• Love is always safe, it does not use fear, threat, force or manipulation to get its way. It is a safe place where each person feels safe and secure of being who they are and asking for what they need.
  • Love is never disrespectful. It does not ask for explanation. It respects the other person where they are and  with their needs. If a person I love asks me to do or not do something I don’t need to know why or understand where they’re coming from, I just respect their wish.
  • Love is selfless. It finds great joy in serving others. It does not ask: what’s in it for me? But simply knows that seeing their partner happy is a great reason to do something even if it’s uncomfortable or not what they’d rather do.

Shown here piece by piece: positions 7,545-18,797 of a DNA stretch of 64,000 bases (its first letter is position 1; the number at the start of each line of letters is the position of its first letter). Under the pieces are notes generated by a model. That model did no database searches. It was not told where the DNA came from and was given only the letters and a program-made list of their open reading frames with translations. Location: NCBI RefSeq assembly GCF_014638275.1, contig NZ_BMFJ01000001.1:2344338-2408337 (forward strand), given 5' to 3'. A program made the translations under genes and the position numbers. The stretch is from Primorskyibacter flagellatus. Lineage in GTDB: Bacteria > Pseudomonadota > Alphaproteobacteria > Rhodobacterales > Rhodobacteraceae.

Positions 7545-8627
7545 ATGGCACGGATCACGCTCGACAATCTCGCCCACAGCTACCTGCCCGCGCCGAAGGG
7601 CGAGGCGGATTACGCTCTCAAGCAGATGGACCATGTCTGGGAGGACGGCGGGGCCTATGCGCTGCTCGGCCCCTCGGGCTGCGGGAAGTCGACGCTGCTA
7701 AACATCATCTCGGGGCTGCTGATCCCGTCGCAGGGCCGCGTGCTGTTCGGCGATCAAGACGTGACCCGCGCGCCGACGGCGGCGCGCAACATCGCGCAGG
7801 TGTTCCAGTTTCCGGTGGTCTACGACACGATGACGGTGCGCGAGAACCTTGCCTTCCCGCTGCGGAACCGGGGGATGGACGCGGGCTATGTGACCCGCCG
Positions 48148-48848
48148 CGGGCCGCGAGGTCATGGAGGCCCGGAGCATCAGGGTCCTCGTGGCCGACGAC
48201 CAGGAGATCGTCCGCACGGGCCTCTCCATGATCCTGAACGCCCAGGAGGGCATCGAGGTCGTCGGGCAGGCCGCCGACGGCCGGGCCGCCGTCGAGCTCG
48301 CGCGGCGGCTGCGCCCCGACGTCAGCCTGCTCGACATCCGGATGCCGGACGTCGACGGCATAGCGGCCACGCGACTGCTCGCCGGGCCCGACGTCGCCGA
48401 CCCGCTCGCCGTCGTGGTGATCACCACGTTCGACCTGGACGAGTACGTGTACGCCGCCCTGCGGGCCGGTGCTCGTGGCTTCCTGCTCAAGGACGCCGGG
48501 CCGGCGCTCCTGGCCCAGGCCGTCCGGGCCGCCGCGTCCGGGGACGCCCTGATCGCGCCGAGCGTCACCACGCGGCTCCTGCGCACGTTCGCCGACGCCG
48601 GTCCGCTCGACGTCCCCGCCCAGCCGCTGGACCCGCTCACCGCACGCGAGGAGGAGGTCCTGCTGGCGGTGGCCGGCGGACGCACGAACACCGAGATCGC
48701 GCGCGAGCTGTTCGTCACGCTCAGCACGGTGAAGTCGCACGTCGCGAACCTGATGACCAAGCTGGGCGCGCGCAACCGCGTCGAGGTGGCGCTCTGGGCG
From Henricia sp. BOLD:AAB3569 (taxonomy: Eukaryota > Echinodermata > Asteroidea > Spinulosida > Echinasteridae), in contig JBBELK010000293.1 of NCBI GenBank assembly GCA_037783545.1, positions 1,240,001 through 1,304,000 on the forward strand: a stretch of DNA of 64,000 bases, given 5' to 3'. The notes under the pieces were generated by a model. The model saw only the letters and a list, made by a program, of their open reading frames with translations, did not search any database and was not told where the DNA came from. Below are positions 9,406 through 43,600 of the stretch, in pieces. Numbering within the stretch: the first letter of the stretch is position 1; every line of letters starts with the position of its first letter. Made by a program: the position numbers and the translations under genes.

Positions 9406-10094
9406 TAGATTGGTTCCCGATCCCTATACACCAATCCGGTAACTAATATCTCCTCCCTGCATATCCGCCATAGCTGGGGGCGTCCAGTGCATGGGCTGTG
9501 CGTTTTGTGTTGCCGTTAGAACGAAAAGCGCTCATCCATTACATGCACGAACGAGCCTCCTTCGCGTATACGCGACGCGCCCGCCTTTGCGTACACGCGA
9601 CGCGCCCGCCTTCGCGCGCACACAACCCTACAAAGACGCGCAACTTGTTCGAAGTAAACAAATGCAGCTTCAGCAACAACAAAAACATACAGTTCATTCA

• Love is never punishing or passive-aggressive. It allows both people be open and honest with each other even in moments of conflict. It states what the feeling is and is honest about the pain or misunderstanding caused, without trying to get back at the other person.
  • Love is always honest. It does not lie, withhold, add-on or in any way alter the truth.
  • Love is compassionate, thoughtful and empathetic. Love allows us to feel deeply for those who are in pain and for each other. It moves us to become better versions of ourselves and help others.
  • Love does not need both people to change who they fundamentally are or their goals, dreams and values. It is a place where both people fully accept each other.
  • Love has boundaries and does not allow for destructive or abusive behaviors. It always speaks the truth and points out the consequences of unhealthy behaviors. It also sticks to those consequences if the other person ignores the boundaries.